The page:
Gladney v. Colvin

Filing 20

Order re: 1 Complaint filed by Royal Gladney stating that the decision of the Commissioner of Social Security denying Plaintiffs claim for supplemental security income be AFFIRMED. Signed by Magistrate Judge Sonja F. Bivins on 9/27/2016. Copies to parties. (mpp)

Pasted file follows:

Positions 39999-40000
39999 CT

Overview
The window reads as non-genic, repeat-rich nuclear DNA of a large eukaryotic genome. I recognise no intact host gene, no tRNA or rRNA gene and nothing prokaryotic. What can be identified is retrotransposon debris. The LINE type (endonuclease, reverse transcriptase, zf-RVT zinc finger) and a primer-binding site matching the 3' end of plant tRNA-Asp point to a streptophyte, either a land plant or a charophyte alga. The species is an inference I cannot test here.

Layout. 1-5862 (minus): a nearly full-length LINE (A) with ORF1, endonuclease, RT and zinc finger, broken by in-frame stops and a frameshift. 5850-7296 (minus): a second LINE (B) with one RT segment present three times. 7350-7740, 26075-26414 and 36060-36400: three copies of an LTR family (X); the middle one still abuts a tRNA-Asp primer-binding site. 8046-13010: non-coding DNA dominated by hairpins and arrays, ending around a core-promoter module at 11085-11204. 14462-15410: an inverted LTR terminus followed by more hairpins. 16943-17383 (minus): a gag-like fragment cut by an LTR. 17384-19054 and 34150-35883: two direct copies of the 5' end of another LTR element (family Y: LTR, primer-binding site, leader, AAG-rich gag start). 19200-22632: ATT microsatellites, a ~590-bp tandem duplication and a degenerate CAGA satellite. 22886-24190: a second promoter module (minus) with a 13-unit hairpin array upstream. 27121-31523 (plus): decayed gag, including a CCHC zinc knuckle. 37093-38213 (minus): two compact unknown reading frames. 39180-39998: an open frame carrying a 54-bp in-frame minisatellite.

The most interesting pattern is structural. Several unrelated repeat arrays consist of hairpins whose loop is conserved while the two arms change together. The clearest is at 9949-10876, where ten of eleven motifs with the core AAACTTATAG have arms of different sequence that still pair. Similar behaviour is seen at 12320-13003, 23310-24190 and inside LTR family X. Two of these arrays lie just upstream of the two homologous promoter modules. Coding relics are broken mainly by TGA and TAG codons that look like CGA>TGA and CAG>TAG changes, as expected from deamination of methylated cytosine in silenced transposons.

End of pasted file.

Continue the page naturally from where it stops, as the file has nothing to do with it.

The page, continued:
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IN THE UNITED STATES DISTRICT COURT FOR THE SOUTHERN DISTRICT OF ALABAMA SOUTHERN DIVISION ROYAL GLADNEY, * * * * * * CIVIL ACTION NO. 15-000171-B * * * * * Plaintiff, vs. CAROLYN W. COLVIN, Commissioner of Social Security, Defendant. ORDER Plaintiff judicial Social Royal review Security of Gladney a final denying his (hereinafter decision claim of for “Plaintiff”) the seeks Commissioner supplemental of security income under Title XVI of the Social Security Act, 42 U.S.C. §§ 1381, et seq. and his claim for disability and disability insurance benefits under Title II of the Social Security Act, 42 U.S.C. §§ 401, et seq. On June 8, 2016, the parties consented to have the undersigned conduct any and all proceedings in this case. (Doc. 17). Thus, the action was referred to the undersigned to conduct all proceedings and order the entry of judgment in accordance with 28 U.S.C. § 636(c) and Federal Rule of Civil Procedure 73. Upon careful consideration of the administrative record and the memoranda of the parties, it is hereby ORDERED AFFIRMED. that the decision of the Commissioner be I. Procedural History Plaintiff filed his application for benefits on November 17, 2011. (Tr. 173, 179). Plaintiff alleged that he has been disabled since September 30, 2011, due to back pain, respiratory problems, carpal tunnel, and acid reflux. (Id. at 74, 223). Plaintiff’s request, he applications was granted were an denied and administrative upon timely hearing before Administrative Law Judge Angela L. Neel (hereinafter “ALJ”) on June 11, 2013. (Id. at 70). Plaintiff attended the hearing with his counsel and provided testimony related to his claims. (Id. at 72-85). A vocational expert (“VE”) also appeared at the hearing and provided testimony. 2013, the ALJ issued an Plaintiff is not disabled. (Id. at 85-89). unfavorable decision (Id. at 56). On August 5, finding The Appeals Council denied Plaintiff’s request for review on February 2, 2015. at 1-4). that (Id. Therefore, the ALJ’s decision dated August 5, 2013, became the final decision of the Commissioner. Having exhausted his administrative timely filed the present civil action. remedies, (Doc. 1). Plaintiff The parties waived oral argument on June 8, 2016 (Docs. 16, 18), and agree that this case is now ripe for judicial review and is properly before this Court pursuant to 1383(c)(3). 2 42 U.S.C. §§ 405(g) and II. Issue on Appeal 1. Whether the ALJ erred in rejecting the opinions of Plaintiff’s treating physicians Willie White, M.D. and Walid W. Freij, M.D., in favor of the opinion of a one-time consultative examiner, Huey Kidd, DO? III. Factual Background Plaintiff was born on May 30, 1964, and was forty-nine years of age at the time of his administrative hearing on June 11, 2013. and (Tr. 74). testified that Plaintiff has an eleventh grade education, he was in special education classes throughout school. (Tr. 75-76). He last worked from January 2005 to September 30, 2011 at Gate Precast, a cement company, as a sandblaster. (Id. at 86, 212). He has a variety of other past work, including working as a green chain off bearer at a lumber company, as a groundskeeper, and as general construction worker. (Id. at 86, 212). Plaintiff reports that the pain in his back began in 2003, the pain in his back began in 2005, and his breathing problems began in 2011. (Id. at 245). Plaintiff testified that he has carpal tunnel syndrome in both hands. (Id. at 81, 82, 83). Plaintiff also testified that his breathing problems occur when he walks for long periods or smells any type of strong smells. (Id.). Plaintiff further testified that he has had trouble with his lower back for “probably about seven, eight years”, and that 3 his back problems occur when he has been standing or sitting for long periods of time. (Id. at 83, 245). Plaintiff reports that he lives at home with his family, and that watching his TV, daily spending activities time with include his sitting family, around sitting on and the porch, and walking around a little outside. (Id. at 79, 201, 205). Plaintiff reports that his condition affects every aspect of his personal care because it is hard to use his hands, and occasionally, he needs help getting dressed or has difficulty buttoning his clothes 1 . (Id. at 80-81, 85, 202, 256.) Plaintiff also testified that he drives, but he takes someone along with him if he is driving a long distance. (Id. at 204). Plaintiff testified that Dr. Freij spoke with him about having surgery for his carpal tunnel; however, the surgery was expensive and Plaintiff did not have insurance. (Id. at 81). Plaintiff further testified that Dr. White has advised him that he might need back surgery; however, he does not have insurance. (Id. at 84). IV. Analysis 1 Plaintiff also reported that his hand braces make it difficult for him to handle money, and that he has difficulty turning door knobs, writing with a pencil or typing on a keyboard. (Tr. 204205). Plaintiff further testified that he wears the brace on his right hand every day to help with the pain, and that he also wears it when he goes to bed. (Id. at 81). He wears a brace on his left hand only when needed. (Id.). 4 A. Standard of Review In reviewing claims brought under the Act, this Court’s role is a limited determining 1) one. whether The the Court’s decision review of the is limited to Secretary is supported by substantial evidence and 2) whether the correct legal standards were applied. 1520, 1529 (11th Cir. 1990). 2 Martin v. Sullivan, 894 F.2d A court may not decide the facts anew, reweigh the evidence, or substitute its judgment for that of the Commissioner. Cir. 1986). The Sewell v. Bowen, 792 F.2d 1065, 1067 (11th Commissioner’s findings of fact affirmed if they are based upon substantial evidence. must be Brown v. Sullivan, 921 F.2d 1233, 1235 (11th Cir. 1991); Bloodsworth v. Heckler, 703 F.2d 1233, 1239 (11th Cir. 1983) (holding substantial evidence is defined as “more than a scintilla, but less than a preponderance” and consists of “such relevant evidence as a reasonable person would accept as adequate to support a conclusion.”). In determining whether substantial evidence exists, a court must view the record as a whole, taking into account evidence favorable, as well as unfavorable, to the Commissioner’s decision. Chester v. Bowen, 792 F. 2d 129, 131 (11th Cir. 1986); Short v. Apfel, 1999 U.S. Dist. LEXIS 10163, *4 (S.D. Ala. June 14, 1999). 2 This Court’s review of the Commissioner’s application of legal principles is plenary. Walker v. Bowen, 826 F.2d 996, 999 (11th Cir. 1987). 5 B. Discussion An individual who applies for Social Security disability benefits must prove 404.1512, 416.912. his or her disability. 20 C.F.R. §§ Disability is defined as the “inability to engage in any substantial gainful activity by reason of any medically determinable physical or mental impairment which can be expected to result in death or which has lasted or can be expected to last for a continuous period of not less than 12 months.” 42 U.S.C. §§ 404.1505(a), 416.905(a). provide five-step a 423(d)(1)(A); The see Social sequential also 20 Security evaluation §§ regulations process determining if a claimant has proven his disability. 3 3 C.F.R. for 20 C.F.R. The claimant must first prove that he or she has not engaged in substantial gainful activity. The second step requires the claimant to prove that he or she has a severe impairment or combination of impairments. If, at the third step, the claimant proves that the impairment or combination of impairments meets or equals a listed impairment, then the claimant is automatically found disabled regardless of age, education, or work experience. If the claimant cannot prevail at the third step, he or she must proceed to the fourth step where the claimant must prove an inability to perform their past relevant work. Jones v. Bowen, 810 F.2d 1001, 1005 (11th Cir. 1986). In evaluating whether the claimant has met this burden, the examiner must consider the following four factors: (1) objective medical facts and clinical findings; (2) diagnoses of examining physicians; (3) evidence of pain; and (4) the claimant’s age, education and work history. Id. Once a claimant meets this burden, it becomes the Commissioner’s burden to prove at the fifth step that the claimant is capable of engaging in another kind of substantial gainful employment which exists in significant numbers in the national economy, given the claimant’s residual functional capacity, age, education, and work history. Sryock v. Heckler, 764 F.2d 834, 836 (11th Cir. 6 §§ 404.1520, 416.920. In the case sub judice, the ALJ determined that Plaintiff has not engaged in substantial gainful activity since September 30, 2011, the alleged onset date, and that he has the severe impairments of obesity; asthma; and moderate bilateral carpal tunnel syndrome, right worse than left 4 . (Tr. 58). The ALJ further found that Plaintiff does not have an impairment or combination of impairments that meets or medically equals any of the listed impairments contained in 20 C.F.R. Part 404, Subpart P, Appendix 1. The ALJ (Id.). concluded that Plaintiff retains the residual functional capacity (hereinafter “RFC”) to perform light work with the following limitations: Plaintiff can lift and carry 20 pounds occasionally and 10 pounds frequently; can sit, stand, 1985). If the Commissioner can demonstrate that there are such jobs the claimant can perform, the claimant must prove inability to perform those jobs in order to be found disabled. Jones v. Apfel, 190 F.3d 1224, 1228 (11th Cir. 1999). See also Hale v. Bowen, 831 F.2d 1007, 1011 (11th Cir. 1987) (citing Francis v. Heckler, 749 F.2d 1562, 1564 (11th Cir. 1985)). 4 The ALJ found that the Plaintiff has the following non-severe impairments: acid reflux; borderline right paratracheal indeterminate node; diastolic dysfunction, mild tricuspid regurgitation, mild pulmonary hypertension, mild pulmonary insufficiency, and trace mitral regurgitation; minimal right nephrolithiasis with 3 mm diameter calculus in lower right ureter; urolithiasis; elevated PSA and enlarged prostate; and remote history of ruptured bowel secondary to a stab wound. (Tr. 59). The ALJ further found that there was no objective evidence to support that the claimant has any type of mental disorder. (Id. at 58) 7 and walk 6 hours each; can push and pull as much as he can lift and carry; frequent exposure to right hand controls; frequent handling of right hand controls; no climbing ladders or scaffolds; and no balancing, stooping, kneeling, crouching and crawling. (Id. at 59). The ALJ further limited the Plaintiff to work with no exposure to humidity, wetness, and extreme cold or heat. (Id.) The ALJ also limited Plaintiff to simple, routine, and repetitive tasks with simple work-related decisions. (Id.). Utilizing the testimony of a VE, the undersigned concluded that considering and work experience, he is unable to perform his past relevant work (Id. at 63). Plaintiff’s RFC, his age, education He further concluded that there are jobs existing in the national economy that Plaintiff is able to perform, such as “Inserting Machine Operator”; “Checker I/Greeter”, and “Produce Weigher”, all light and unskilled positions. (Id. Thus, the ALJ concluded that Plaintiff is not disabled. at 64). (Id. at 64-65). The Court now considers the foregoing in light record in this case and the issues on appeal. 1. Issue A. Whether the ALJ erred in rejecting the opinions of the treating physician, Willie White, M.D. and Walid W. Freij, M.D., a neurologist, in favor of the opinion of a one-time consultative examiner, Huey Kidd, D.O.? 8 of the In this case, Plaintiff argues that the ALJ erred in rejecting the opinions of his treating physicians, Dr. Willie White, M.D, set forth in an “Ability to Work” questionnaire and a “Physical Functional Capacity” questionnaire (Tr. 438; 439441) and that of Dr. Walid W. Freij, M.D., a neurologist, set forth in a “Physical Functional Capacity Assessment” (Tr. 444447) in favor consultative of the examiner. opinion (Tr. of Huey 365-378). Kidd, (Doc. DO, 13 a at one-time 2-3). The Commissioner counters that the medical evidence does not support Dr. White or Dr. Freij’s opinion that Plaintiff is unable to work, and their opinions are inconsistent with the physical findings and sparse treatment history included in the record. (Doc. 14 at 4-5). Having carefully reviewed the record in this case, the Court concludes that Plaintiff’s claim is without merit. As part of the disability determination process, the ALJ is tasked with examining, weighing and the opinions non-examining and findings physicians. In of treating, reaching a decision, the ALJ must specify the weight given to different medical opinions and the reasons for doing so. See Winschel v. Commissioner of Soc. Sec., 631 F.3d 1176, 1179 (11th Cir. 2011). The failure to do so is reversible error. See Williams v. Astrue, 2009 U.S. Dist. LEXIS 12010, *4, 2009 WL 413541, *1 (M.D. Fla. 2009). 9 When weighing the opinion of a treating physician, the ALJ must give the opinions “substantial weight,” unless good cause exists for not doing so. Costigan v. Commissioner, Soc. Sec. Admin., 2015 U.S. App. LEXIS 2827, *10, 2015 WL 795089, *4 (11th Cir. Feb. 26, 2015) (citing Crawford v. Commissioner of Soc. Sec., 363 F.3d 1155, 1160 (11th Cir. 2004) and Broughton v. Heckler, 776 F.2d 960, 962 (11th Cir. 1985)). The opinion of “a one-time examining physician — or psychologist,” on the other hand, is not physician. entitled to the same deference as a treating Petty v. Astrue, 2010 U.S. Dist. LEXIS 24516, *50, 2010 WL 989605, *14 (N.D. Fla. Feb. 18, 2010) (citing Crawford, 363 F.3d at 1160). An ALJ is also “required to consider the opinions of non-examining state agency medical and psychological consultants because they ‘are highly qualified physicians and psychologists who are also experts in Social Security disability evaluation.’” (11th Cir. Milner v. Barnhart, 2008) 404.1527(f)(2)(i)). examining sources examining sources.” 275 Fed. Appx. 947, 948 (unpublished) “The when ALJ they may do (citing rely not on 20 C.F.R. opinions conflict with of § non- those of Id. (citing Edwards v. Sullivan, 937 F.2d 580, 584-85 (11th Cir. 1991)). Whether considering the opinions of treating, examining, or non-examining physicians, testimony any of medical good cause source 10 exists when it to is discredit contrary to the or unsupported by the evidence of record. Phillips v. Barnhart, 357 F.3d 1232, 1240 (11th Cir. 2004). “Good cause may also exist where a doctor’s opinions are merely conclusory, inconsistent with the doctor’s medical records, or unsupported by objective medical evidence.” Hogan v. Astrue, 2012 U.S. Dist. LEXIS 108512, *8, 2012 WL 3155570, *3 (M.D. Ala. 2012). The ALJ is “free to reject the opinion of any physician when the evidence supports a contrary conclusion.” 764 F.2d 834, 835 (11th Cir. 1985) Sryock v. Heckler, (per curiam) (citation omitted); Adamo v. Commissioner of Soc. Sec., 365 Fed. Appx. 209, 212 (11th Cir. 2010) (The ALJ may reject any medical opinion if the evidence supports a contrary finding.). With respect to Plaintiff’s back pain, the record reflects that during a September 2011 visit with Dr. White, Plaintiff reported that he had hurt his back and neck in a motor vehicle accident. (Tr. 437). He was prescribed Lortab. (Id.) It does not appear that Plaintiff sought any treatment for his back in 2012. His next visit with Dr. White was on January 5, 2013, when Plaintiff presented to the J. Paul Jones emergency room complaining of lower back and leg pain. (Id. at 411). On that date, Dr. White noted on examination that Plaintiff had a decreased range of motion in his lumbosacral spine with a paraspinal muscle spasm, but no paresthesia. (Id.). Dr. White diagnosed Plaintiff with spasmodic 11 lower back pain, and prescribed Decadron, Depomedrol, Dydroxyzine, and Diazepam followed by Toradol and Flexeril. (Id.). At some point, Dr. White completed a “Physical Functional Capacity Assessment”. (Id. at 439-441). In the assessment, Dr. White opines that due to Plaintiff’s back pain, he cannot carry anything, but he can lift 40 pounds or more, at a maximum frequency of 1/3 of an 8 hour day. 5 (Id.). Dr. White further indicates that Plaintiff can stand and/or walk for a total of 2 to 3 hours per day, but for no more than 30 to 40 minutes without interruption. (Id.). Dr. White also opined that Plaintiff can only sit for a total of 2 to 3 hours a day, but for no more than 1 hour at a time. (Id. at 440). Dr. White further opined that Plaintiff can never climb, balance, stoop, crouch, kneel, or crawl, and that Plaintiff’s ability to reach, handle, push, and pull are affected by his impairments. (Id.). Dr. White opined that Plaintiff has environmental restrictions, including Plaintiff working is unable around to heights climb steps or or vibrations, and ladders “keep or that up” anything greater than 40 pounds. (Id. at 441). Dr. White also completed an “Ability to Work” form wherein he opines that Plaintiff would be unable to work for eight hours 5 The date on which Dr. White prepared this document is not clear. The top of the document bears fax dates of June 4, 2013, and June 11, 2013. (Tr. 439-441). 12 a day, five days a week due to his lower back pain and muscle spasms. (Id. at 438). He also opines that Plaintiff has been disabled since on or before September 30, 2011, and that his condition has lasted or is expected to last at least twelve months. (Id.)6. The record reflects that Plaintiff’s treatment for carpal tunnel began on April 2, 2007, when Dr. White referred Plaintiff to Dr. Freij for persistent pain in his left hand and wrist. (Id. at 284). Plaintiff reported pain and soreness mostly in his left thumb region, but also in the left wrist, with associated tenderness and numb sensation. (Id.). He also reported numbness that kept him awake at night, and difficulty gripping with the left hand due to soreness. (Id.). observed 5/5 motor power Upon examination, Dr. Freij throughout, DTRs 2/5 all over, unremarkable finger to nose and heel to shins exam, unremarkable gait, and negative Tinel’s sign bilaterally. (Id. at 285). Dr. Freij’s assessment was carpal tunnel syndrome (suggested by the history arthritis of numbness (affecting and the repeated first 6 awakening metacarpal at night) phalangeal and joint). The final treatment notes of Dr. White contained in the record are dated February 17, 2014. (Tr. 32). This is after the ALJ’s decision. The notes reflect that Plaintiff was seen for “palpating” lower back pain that would not allow him to rest. (Id.). Dr. White noted that Plaintiff was still taking Lortab, but he did not bring the medication with him to the appointment. (Id.). No new treatment was discussed. (Id.). 13 (Id.). A NCV/EMG test for the left upper extremity was performed on that date. (Id. at 286). Upon reviewing the results, Dr. Freij indicated that he was also sending Plaintiff for x-rays of his left hand and wrist, with a special concentration on his left thumb. (Id.). Dr. Freij indicated that he would see the Plaintiff after the workup for re-evaluation and treatment. (Id.). Upon reviewing the NCV/EMG test, Dr. Freij noted that the test revealed evidence of a mild bilateral Median neuropathy (median nerve entrapment at wrist) affecting sensory components without evidence of denervation, and mild left Ulnar neuropathy. (Id. at 289). Also, an X-Ray performed on that date showed no evidence of fracture or dislocation, and no evidence of acute or bony trauma to the left hand. (Id. at 290). Plaintiff next saw Dr. Freij on January 21, 2008. (Tr. 283). Dr. Freij noted that Plaintiff reported that he still had pain in his hands, that Plaintiff was given Naproxen and wrist braces at the last visit, that those measures apparently were not helping, but Plaintiff had failed to show up for his followup. (Id.). Upon examination, Dr. Freij observed some swelling in Plaintiff’s hands, and noted that Plaintiff’s progressed since the previous year. (Id.). condition had Dr. Freij also noted that Plaintiff reported some pain when squeezing and making a fist, and that Plaintiff’s strength was 5/5. (Id.). Dr. Freij’s 14 assessment was bilateral carpel tunnel syndrome, with progression since last year. (Id.) The treatment plan was to repeat the NCV/EMG test, prescribe Lyrica, and consider surgery if the Lyrica did not work.(Id.). Another NCS/EMG test was performed on February 18, 2008. (Tr. 291-294). The test results again revealed evidence of mild bilateral carpal tunnel syndrome (median nerve entrapment at the wrist) affecting denervation. sensory evidence Ulnar of sensory (Id.). components There denervation, also across neuropathy was the as well without evidence wrist as and evidence evidence of mild elbow of of right without mild left sensory Ulnar neuropathy across the wrist without evidence of denervation. (Id.). Dr. Friej noted that Plaintiff would be referred to Dr. Harris to consider surgery for the left median nerve release. (Id.). Plaintiff’s next saw Dr. Friej more than a year later on September 21, 2009. Dr. Freij noted that Lyrica and Lortab were helping Plaintiff ‘quite a bit’, but that his pain had become worse upon running out of Lyrica and Lortab. (Id. at 282). Dr. Friej also noted that Plaintiff’s strength was 5/5, and that Plaintiff wanted to delay surgery until he had enough vacation time. (Id.). Plaintiff was prescribed Lyrica and Lortab as needed, and Dr. Friej noted that it would be necessary to repeat the nerve conduction exam if Plaintiff opted for surgery next 15 year because it would have been nearly two years since the last test was conducted. (Id.) Plaintiff did not see Dr. Freij in 2010 or 2011. His next visit with Dr. Freij occurred on January 16, 2012. (Tr. 381). Plaintiff again complained of swelling, pain, and numbness in his hands. On examination, Dr. Freij noted that Plaintiff’s strength was 5/5, and that there was swelling in his hands. (Id.) He diagnosed Plaintiff with carpal tunnel syndrome bilaterally, prescribed Lortab and gave Plaintiff wrist braces. (Id.). Plaintiff indicated that he was willing to pursue surgery, but was unable to do so because of a lack of insurance. (Id.). Follow up appointments occurred January 14, 2013. (Tr. 380, 393). on July 16, 2012 and Dr. Freij noted that Lortab and the wrist braces had been helping Plaintiff, and that he should continue using them. (Id.). Upon examination, Plaintiff’s strength was noted to be 5/5, and his hand grips were normal. (Id. at 380, 381, 393). During Plaintiff’s June 10, 2013 visit, Dr. Freij noted that Plaintiff reported that his hands had been doing relatively well until he was mowing experiencing numbness, examination, Plaintiff his lawn tingling, was having in and some June pain. “give 2013, and began (Tr. 35). Upon way” with his hands, but his hand strength was 5/5, and his gait was normal 16 (Id.). Dr. Freij diagnosed Plaintiff with “bilateral moderate carpal tunnel syndrome”, and discussed switching Plaintiff from Lortab to Ultram for his pain. (Id.). On the same day, Dr. Freij completed an “Ability to Work” form, and opined that Plaintiff is unable to work eight hours a day, five days a week due to his carpal tunnel syndrome and ulnar and radial neuropathy. (Tr. 443). He further opined that Plaintiff has been disabled since September 30, 2011, and that his condition had lasted or was expected to last at least 12 months. (Id.). Dr. Freij noted that his findings were based on Plaintiff having nerve damage affecting both hands, and causing pain, numbness, and tingling. (Id.). Dr. Freij Assessment, also wherein completed he a opined Physical that Functional Plaintiff can Capacity carry/lift between 10 and 20 pounds. (Tr. 444). He further opined that Plaintiff kneel, could and frequently could climb, occasionally balance, crawl. (Tr. stoop, 445). crouch, He or further opined that Plaintiff’s ability to reach, handle, feel, push, and pull would be affected by his carpal tunnel and ulnar radial neuropathy, and that Plaintiff should avoid temperature extremes and vibrations. (Tr. 447). Dr. Freij further observed that work that requires the use of Plaintiff’s hands or repetitive motions at his wrists, and work that requires carrying and lifting would be impacted by Plaintiff’s physical limitations. (Id.). 17 Plaintiff’s last two visits with Dr. Freij were in December 2013 and June 2014 7 . (Tr. 15, 34). Dr. Freij noted that the nerve tests in 2008 revealed evidence of mild bilateral carpal tunnel syndrome affecting sensory and sensory components without evidence of denervation, mild right sensory ulnar neuropathy, left sensory neuropathy ulnar mild. neuropathy Dr. Freij and thought bilateral it “most sensory radial likely” that Plaintiff’s “carpal tunnel was worse” since it had been five years since the nerve tests. On examination, Plaintiff’s motor strength was 5/5 and no atrophy was noted in the APBs 8 . Dr. Freij noted that Vicoprofen 7.5 mg seemed to be helping although it was a little expensive for Plaintiff; thus, the medicine was changed to Vicoden 7.5 mg.(Id.) Plaintiff was advised to avoid using his hands in a repetitive motion, to wear a wrist brace, and to take NSAID pm. (Id. at 15). Plaintiff again indicated that he did not want to consider surgery because he did not have insurance. (Id. at 34). Upon review, the undersigned finds that the ALJ had good cause for rejecting Dr. White and Dr. Freij’s opinions that 7 These visits were after the ALJ rendered her decision in August 2013. 8 The abductor pollicis brevis (“APB”)is a muscle in the hand that functions as an abductor of the thumb. See /AbductorPollicisBrevis.aspx 18 Plaintiff cannot perform sustained work because of his back pain and carpal tunnel. Dr. White’s opinion that Plaintiff is disabled is undermined by the spare treatment for back problems and his treatment records. Plaintiff’s back problems date back to a motor vehicle accident in September 2006. While he requested in 2006 to be referred to a neurosurgeon for lower back pain and was scheduled for an MRI, there are no further records regarding any treatment for back pain until three years later, in September 2009. (Tr. 309, 310). In 2009, he was prescribed a variety of medicine, including Lortab, Decadron, Depo-Medrol, Flexeril, and Mobic. (Id.). MRIs were performed in June 2010, January 2011, and June 2011. (Tr. 301, 315-316, 322-323). Dr. Joseph H. Hagood noted in June 2010 that Plaintiff’s alignment was somewhat straightened, his vertebral body heights were maintained, and his disc spaces appeared normal, though there was some sclerosis about the sacroiliac joint that Dr. Hagood believed could indicate some early arthritic change. (Id. at 321-322). Aside from these findings, Dr. Hagood indicated that the lumbar spine appeared otherwise unremarkable. (Id.). Records dated the day after this MRI indicate that there was a small shallow broad-based protrusion of disc slightly eccentric to right of midline at L4L5, and a tiny central protrusion of disc at L5-SI. (Id. at 301). Radiology records completed 19 in January and June 2011 indicate that Plaintiff had normal lumbar spine, and there was essentially no change in the results since the June 2010 scan. (Tr. 323, 322). Dr. Hagood noted that if Plaintiff had any radicular pain, an MR should be obtained to evaluate the discs. (Id. at 322). As noted supra, Plaintiff reported back pain to Dr. White during a September 2011 visit, and was prescribed Lortab. He did not seek any treatment for back pain in 2012, and only saw Dr. White once for back pain in 2013, and in 2014. Dr. White noted that Plaintiff had a decreased range of motion in his lumbosacral spine with a paraspinal muscle spasm, but no paresthesia. He diagnosed Plaintiff with lower back pain and prescribed medication. (Tr. 32, 411, 437, 439-441). These sparse records, and repeated ‘normal’ and ‘unremarkable’ expressed in Dr. notations White’s are that at the odds Physical lumbar with spine the Functional was opinions Capacity Assessment, and the Ability to Work form wherein he opined that Plaintiff is unable to work 8 hours 5 days a week9. the ALJ had good cause for rejecting these Accordingly, opinions of Dr. White. 9 Dr. White’s opinions are also at odds with those of Dr. Freij, who upon examining Plaintiff, opined that Plaintiff can lift and carry up to twenty pounds, and that he has no limitations in standing or walking. (Tr. 444). It was the ALJ’s duty to resolve conflicts in the evidence, and she did so in this case. Richardson v. Perales, 402 U.S. 389, 399, 91 S. Ct. 1420, 28 L. Ed. 2d 842 (1971). 20 The ALJ likewise had good cause for rejecting Dr. Freij’s opinion that Plaintiff is disabled due to his carpal tunnel syndrome. While Plaintiff has been diagnosed with carpal tunnel syndrome and ulnar and radial neuropathy based on nerve studies, his treatment with Dr. Freij was infrequent and conservative. While Dr. Freij’s treatment notes reflect that surgery was discussed with Plaintiff, but declined due to lack of insurance, the notes employed, also reflect Plaintiff that declined earlier, surgery while while still he gainfully built up his vacation. (Tr. 282). Moreover, Dr. Freij’s treatment notes reflect that during Plaintiff’s July 2012 visit, Dr. Freij observed that Plaintiff’s wrist braces and Lortab were helping his condition. And, in June 2013, Dr. Freij’s treatment notes reflect that Plaintiff’s hands were doing “relatively well” until he mowed his lawn, and this triggered numbness, tingling and pain in his hands. Dr. Freij’s treatment notes reflect that his examinations of Plaintiff repeatedly showed full strength in Plaintiff’s upper and lower extremities and that hand gripping was normal. (Tr. 34, 282, 380, 381, 393). The records also reflect that during Plaintiff’s visit to Dr. Fahoum for shortness of breath 10 10 on Asthma is noted by the ALJ to be a severe impairment. (Tr. 58). The Plaintiff does not dispute any finding of the ALJ with regards to his asthma. 21 September 20, 2011, Dr. Fahoum noted normal digits and no tenderness to indicate any arthritis. (Id. at 338). Dr. Fahoum’s treatment records dated March 20, 2014 and May 15, 2014, also reflect that upon examination, Plaintiff had full strength in his upper and lower extremities and normal digits. (Id. at 17, 19). This evidence, including Dr. Freij’s own treatment records, demonstrate that the ALJ had good cause for rejecting Dr. Freij’s opinions that Plaintiff is unable to work. Moreover, Dr. Huey Kidd, D.O., examined Plaintiff on February 14, 2012 at the request of the Agency and he found that Plaintiff had 5/5 grip strength bilaterally, a full range of motion in the upper extremities and 5/5 strength and full range of motion in the lower extremities. His findings are consistent with multiple treatment notes in the record made by both of Plaintiff’s treating professionals. (Tr. physicians 367, see id. and at 17, the 19, other 338, medical 389). He further found that Plaintiff is able to heel walk, able to toe walk, is able to bend and touch his toes, and is able to stand without difficulty. (Id.). Tests performed showed a reduction in FVC that would suggest a restrictive process, though Dr. Kidd noted that the presence of restriction should be confirmed by measuring long volumes 11 . (Id. 11 at 369). Dr. Kidd diagnosed Dr. Kidd notes that Plaintiff had difficulty performing the FVC properly and consistently. (Tr. 370). 22 Plaintiff with asthma and carpal tunnel syndrome. (Id. at 367). Based on the foregoing, the Court finds that the ALJ had good cause to assign no weight to the opinions of Dr. White and Dr. Freij that Plaintiff was unable to work. Further, ALJ’s there finding positions was that substantial Plaintiff identified by ALJ. the RFC RFC is a to support perform to the the of what Plaintiff can do despite his or her credible limitations. See 20 C.F.R. § 404.1545. the has evidence measure Determinations of a claimant’s RFC are reserved for the ALJ, and the assessment is to be based upon all the relevant evidence of a claimant’s remaining ability to work despite his or her substantial evidence. impairments, and must be supported by See Beech v. Apfel, 100 F. Supp. 2d 1323, 1331 (S.D. Ala. 2000) (citing 20 C.F.R. § 404.1546 and Lewis v. Callahan, 125 F.3d 1436, 1440 (11th Cir. 1997)); Saunders v. Astrue, 2012 U.S. Dist. LEXIS 39571, *10, 2012 WL 997222, *4 (M.D. Ala. March 23, 2012). Once the ALJ has determined the Plaintiff’s RFC, the claimant bears the burden of demonstrating that the evidence. 1985). To ALJ’s decision is not supported by substantial See Flynn v. Heckler, 768 F.2d 1273, 1274 (11th Cir. Plaintiff has failed to meet his burden in this case. determine Plaintiff’s RFC, the ALJ utilized the testimony of a vocational expert at the hearing. (Tr. 85). The ALJ presented the VE with a hypothetical situation in which an 23 individual is limited to work with a light exertion level and the following limitations: frequent use of his right hand for hand controls and handling, no climbing ladders or scaffolds, no balancing, kneeling, or crawling, and no work around unprotected heights, moving mechanical parts, and the humidity and wetness and extreme irritants. temperatures (Id. at or 86-87). the The heat, and hypothetical no respiratory individual was further limited to simple, routine, repetitive tasks and making simple work related decisions. (Id.). The VE testified that such an individual could not perform any of the Plaintiff’s past work, but could perform other work including inserting machine operator (unskilled light work at 2 SVP), checker I or ‘greeter’ at a retail store (unskilled light work at 2 SVP), and produce weigher (unskilled light work at 1 SVP). (Id. at 87-88). The hypothetical posed to the VE was consistent with the medical evidence discussed above, and the ALJ’s decision was directly based upon the testimony that followed. Based on the evidence set forth in detail herein, the Court finds that the substantial evidence in this case support’s the ALJ’s finding that Plaintiff can perform a range of light work, with the stated restrictions. Accordingly, Plaintiff’s claim must fail. V. Conclusion For the reasons set forth 24 herein, and upon careful consideration of the administrative record and memoranda of the parties, it is hereby ORDERED that the decision of the Commissioner of Social Security denying Plaintiff’s claim for supplemental security income be AFFIRMED. DONE this 27th day of September, 2016. /s/ SONJA F. BIVINS UNITED STATES MAGISTRATE JUDGE 25